What is the Human Nous?

by Fr, John Romanides The chief concern of the Orthodox Church is the healing of the human soul. The Church has always considered the soul as the part of the human being that needs healing because She has seen from Hebrew tradition, from Christ Himself, and from the Apostles that in the region of the physical […]

New Apostles or Old Heresy? An Orthodox Perspective on the New Apostolic Reformation

by Robert Arakaki I was recently asked to help organize a memorial service for a mutual friend.  When I was told that the “Apostle Johnson” would be doing the service, I didn’t know quite what to make of it.  I knew of the Apostle Paul who traveled around the Roman Empire planting churches and writing […]

When The Pope Decided Orthodox Baptisms Were No Longer Valid

In this excerpt, ‘Greek’ means ‘Orthodox’ and ‘Latin’ refers to ‘Roman Catholics’. The friars (dominicans and franciscans) injected a new element into the relations of the two churches, creating new tensions and holding out new possibilities. Time and agian, representatives of the Orthodox Church would find themselves at loggerheads with the friars. Their activities heightened […]

The Analogy of Freedom

by Fr. Patrick Henry Reardon Human freedom is an experience before it is a concept. Indeed, even as concept, freedom is extremely elusive. It is hardly surprising that modern science, concerned with precision and objectivity, is distinctly uncomfortable with it. The “scientific method,” with its emphasis on measurement and predictability, finds it much easier to […]

Freedom and Man’s Fall

by Fr. Patrick Henry Reardon It is important that Christians, when they speak of “human nature,” understand this expression in a biblical sense. And when they are told that “human nature does not change,” they should recognize the assertion as more Aristotelian than Christian. When God created human beings, it was precisely for the purpose […]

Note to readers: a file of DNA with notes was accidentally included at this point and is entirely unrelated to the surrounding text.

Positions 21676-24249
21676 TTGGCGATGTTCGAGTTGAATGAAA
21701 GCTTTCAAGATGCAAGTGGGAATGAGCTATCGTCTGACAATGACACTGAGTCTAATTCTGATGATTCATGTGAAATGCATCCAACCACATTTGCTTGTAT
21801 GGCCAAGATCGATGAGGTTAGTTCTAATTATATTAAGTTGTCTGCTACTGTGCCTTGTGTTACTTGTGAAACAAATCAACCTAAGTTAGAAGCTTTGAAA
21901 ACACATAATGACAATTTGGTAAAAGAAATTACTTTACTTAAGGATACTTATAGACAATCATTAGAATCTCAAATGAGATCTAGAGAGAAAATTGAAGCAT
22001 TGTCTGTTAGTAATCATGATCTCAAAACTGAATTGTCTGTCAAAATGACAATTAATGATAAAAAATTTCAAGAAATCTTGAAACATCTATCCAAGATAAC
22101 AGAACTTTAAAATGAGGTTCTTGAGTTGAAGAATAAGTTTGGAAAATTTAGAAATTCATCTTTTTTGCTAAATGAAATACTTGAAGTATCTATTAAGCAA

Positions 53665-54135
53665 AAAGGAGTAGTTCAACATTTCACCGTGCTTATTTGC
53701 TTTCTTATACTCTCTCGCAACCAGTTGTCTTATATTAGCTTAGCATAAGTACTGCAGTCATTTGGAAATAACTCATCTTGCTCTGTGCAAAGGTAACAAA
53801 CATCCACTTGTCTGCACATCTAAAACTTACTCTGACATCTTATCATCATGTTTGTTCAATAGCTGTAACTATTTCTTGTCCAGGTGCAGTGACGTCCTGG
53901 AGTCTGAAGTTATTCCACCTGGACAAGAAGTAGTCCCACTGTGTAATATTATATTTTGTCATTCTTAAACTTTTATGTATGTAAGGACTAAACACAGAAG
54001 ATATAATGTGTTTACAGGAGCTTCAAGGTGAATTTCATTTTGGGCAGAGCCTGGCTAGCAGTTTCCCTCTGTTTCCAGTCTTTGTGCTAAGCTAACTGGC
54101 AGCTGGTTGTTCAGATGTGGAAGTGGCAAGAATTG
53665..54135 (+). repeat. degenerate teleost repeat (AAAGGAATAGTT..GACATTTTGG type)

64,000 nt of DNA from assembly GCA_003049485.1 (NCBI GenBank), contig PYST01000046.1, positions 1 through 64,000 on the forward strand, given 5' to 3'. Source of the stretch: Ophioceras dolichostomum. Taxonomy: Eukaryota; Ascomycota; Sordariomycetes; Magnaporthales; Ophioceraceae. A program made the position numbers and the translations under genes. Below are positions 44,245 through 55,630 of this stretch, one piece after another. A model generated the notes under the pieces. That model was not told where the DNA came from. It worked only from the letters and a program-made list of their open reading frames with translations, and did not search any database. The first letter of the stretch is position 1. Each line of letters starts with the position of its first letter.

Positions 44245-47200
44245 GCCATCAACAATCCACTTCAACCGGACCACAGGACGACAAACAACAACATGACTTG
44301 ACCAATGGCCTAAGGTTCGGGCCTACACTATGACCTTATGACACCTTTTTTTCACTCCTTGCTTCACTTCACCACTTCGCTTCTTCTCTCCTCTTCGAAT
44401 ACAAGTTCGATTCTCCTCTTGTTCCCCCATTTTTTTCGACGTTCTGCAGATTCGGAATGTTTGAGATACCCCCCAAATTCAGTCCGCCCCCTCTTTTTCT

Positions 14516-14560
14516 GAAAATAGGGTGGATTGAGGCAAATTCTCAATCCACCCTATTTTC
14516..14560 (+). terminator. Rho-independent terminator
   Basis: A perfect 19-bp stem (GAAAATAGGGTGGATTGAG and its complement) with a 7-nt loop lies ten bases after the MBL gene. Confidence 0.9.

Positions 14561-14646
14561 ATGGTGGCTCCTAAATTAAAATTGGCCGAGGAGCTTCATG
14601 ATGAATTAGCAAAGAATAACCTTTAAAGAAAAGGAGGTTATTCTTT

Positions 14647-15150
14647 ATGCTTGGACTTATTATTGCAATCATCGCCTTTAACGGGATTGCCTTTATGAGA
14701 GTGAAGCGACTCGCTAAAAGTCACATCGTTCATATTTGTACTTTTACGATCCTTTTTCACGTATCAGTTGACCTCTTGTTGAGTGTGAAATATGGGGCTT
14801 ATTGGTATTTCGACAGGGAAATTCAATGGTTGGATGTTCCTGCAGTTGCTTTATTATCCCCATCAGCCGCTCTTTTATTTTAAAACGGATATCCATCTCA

Body and Soul, and the School of Synergy

by Fr. Patrick Henry Reardon The Church Fathers sometimes use the word synthesis when they speak of the mutual relationship of man’s soul and body (E.g., Clement of Alexandria, Stromateis 4.26; Cyril of Alexandria, Letters 45; Maximus the Confessor, Letters 15). When they treat of the synthetic quality of human nature, however, they are not […]

Why the Seder?

Part three of our republishing of ‘The Contemporary Protestant Seder: Anachronistic Revisionism?’ by the Rev. Dr. Dcn. Timothy J. Wilkinson Why the Seder? Given the clear linkage between the Passover, the Seder meal, and the Eucharist – and the apparent lack of understanding of, or interest in this linkage – motives for participation in the Seder meal […]

The Early Church, the Seder and the Eucharist

Part two of our republishing of ‘The Contemporary Protestant Seder: Anachronistic Revisionism?’ by the Rev. Dr. Dcn. Timothy J. Wilkinson.  The Early Church, the Seder and the Eucharist What kind of meal was the Last Supper? At first blush it appears to be a Passover meal imbued with new meaning. In Matthew and Mark, Jesus specifically […]